In Chapter 12 of my Seaside Tutorial I give an example of rendering different content for a web site based on whether the user is known or not. This allows you to provide a public view (for un-authenticated users) and appropriate private views (for authenticated users), but requires you to to manage your own login dialog.

Seaside has the built-in ability to use HTTP Authentication to restrict an application to a specific user/password. The method WAAdmin class>>#’register:asApplicationAt:user:password:’ registers the application with WAAuthenticationFilter as a filter and provides a single user and password that must be provided in order to view the initial page. This provides some password security, but does not differentiate among allowed users (e.g., everyone will use the same ‘admin’ user name).

If you have an application that will always require authentication but should differentiate among multiple users, you can use WAAuthenticationFilter as well. For example, if you have a subclass of WAComponent named HelloComponent, you could provide a class-side initialization method as follows:

"HelloComponent initialize."
 | application filter |
 application := WAAdmin 
 register: self
 asApplicationAt: 'hello'.
 filter := WAAuthenticationFilter new
 authenticator: self;
 application addFilter: filter.

Like Seaside’s default authentication approach, this method adds a WAAuthenticationFilter as a filter, but provides an override to the default authenticator (here the component class itself). The authenticator must implement #’verifyPassword:forUser:’. The class side of HelloComponent could have something more sophisticated than the following:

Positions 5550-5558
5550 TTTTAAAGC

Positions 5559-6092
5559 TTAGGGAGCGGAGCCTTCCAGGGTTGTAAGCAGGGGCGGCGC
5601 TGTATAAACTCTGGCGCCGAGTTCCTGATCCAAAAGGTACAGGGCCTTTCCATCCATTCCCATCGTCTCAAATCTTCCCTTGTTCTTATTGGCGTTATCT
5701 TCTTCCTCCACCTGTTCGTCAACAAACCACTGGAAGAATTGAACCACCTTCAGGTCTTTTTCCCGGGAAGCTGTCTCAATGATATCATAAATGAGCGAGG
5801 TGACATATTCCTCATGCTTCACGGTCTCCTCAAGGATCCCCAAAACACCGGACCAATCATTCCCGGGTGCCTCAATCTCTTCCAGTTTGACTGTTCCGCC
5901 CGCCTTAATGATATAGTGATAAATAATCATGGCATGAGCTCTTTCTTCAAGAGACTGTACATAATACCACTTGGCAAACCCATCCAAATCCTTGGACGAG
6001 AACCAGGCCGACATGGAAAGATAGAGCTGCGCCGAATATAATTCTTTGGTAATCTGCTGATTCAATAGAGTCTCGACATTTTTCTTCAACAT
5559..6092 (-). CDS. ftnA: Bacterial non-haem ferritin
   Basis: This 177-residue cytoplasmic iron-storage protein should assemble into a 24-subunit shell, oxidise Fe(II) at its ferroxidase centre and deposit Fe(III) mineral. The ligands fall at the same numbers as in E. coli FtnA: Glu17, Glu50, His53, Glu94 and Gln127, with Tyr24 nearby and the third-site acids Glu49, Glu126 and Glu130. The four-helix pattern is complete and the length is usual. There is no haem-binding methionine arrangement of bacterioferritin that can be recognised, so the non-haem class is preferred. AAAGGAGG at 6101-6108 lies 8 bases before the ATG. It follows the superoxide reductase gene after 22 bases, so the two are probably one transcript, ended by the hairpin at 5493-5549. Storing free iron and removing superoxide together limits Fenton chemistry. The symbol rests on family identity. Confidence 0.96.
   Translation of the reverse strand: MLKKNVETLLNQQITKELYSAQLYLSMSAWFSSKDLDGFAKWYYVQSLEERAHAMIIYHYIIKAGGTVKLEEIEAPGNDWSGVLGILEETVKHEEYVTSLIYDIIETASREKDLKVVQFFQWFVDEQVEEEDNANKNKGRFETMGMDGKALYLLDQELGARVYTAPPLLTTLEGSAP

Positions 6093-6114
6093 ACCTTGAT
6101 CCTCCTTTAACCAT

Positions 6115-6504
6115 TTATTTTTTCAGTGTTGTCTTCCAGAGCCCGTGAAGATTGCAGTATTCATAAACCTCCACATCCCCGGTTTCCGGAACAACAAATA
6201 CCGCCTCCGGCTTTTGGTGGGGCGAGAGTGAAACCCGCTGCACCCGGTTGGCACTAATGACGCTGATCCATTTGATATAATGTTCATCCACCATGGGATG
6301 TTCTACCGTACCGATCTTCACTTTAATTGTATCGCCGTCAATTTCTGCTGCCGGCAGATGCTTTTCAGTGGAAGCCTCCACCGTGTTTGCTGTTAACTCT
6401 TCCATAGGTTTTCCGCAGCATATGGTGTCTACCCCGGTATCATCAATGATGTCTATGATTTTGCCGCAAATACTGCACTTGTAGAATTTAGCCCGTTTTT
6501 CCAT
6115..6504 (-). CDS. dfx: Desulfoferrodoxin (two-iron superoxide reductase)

verifyPassword: password forUser: username
 username = 'bert' ifTrue: [^password = 'ernie'].

At this point your render code can assume that a valid user has been properly authenticated and can vary the content based on the user. For example, the following instance-side method in HelloComponent would show what user was authenticated:

renderContentOn: html
 html text: 'Hello ' , self requestContext request user , '!'.

Now you have basic HTTP authentication for multiple users. Of course, you are now subject to the limitations of basic HTTP authentication, including the fact that logout is somewhat awkward. You can provide a logout link:

renderContentOn: html
 html text: 'Hello ' , self requestContext request user , '!'; break.
 html anchor
 callback: [self doLogout];
 with: 'Logout'.

The logout method informs the user how to complete the logout and then adds a field to let the verification method know to fail:

	| url |
	self inform: 'When the login dialog appears, click the Cancel button then close your browser.'.
	url := self requestContext request url copy.
	url addField: 'logout'.
	self requestContext redirectTo: url.

The verification method would then check for the new field:

verifyPassword: password forUser: username
 (WACurrentRequestContext value request url queryFields includesKey: 'logout') ifTrue: [^false].
 username = 'bert' ifTrue: [^password = 'ernie'].

Charlie Meyer has an explanation of how he used a similar approach with LDAP authentication.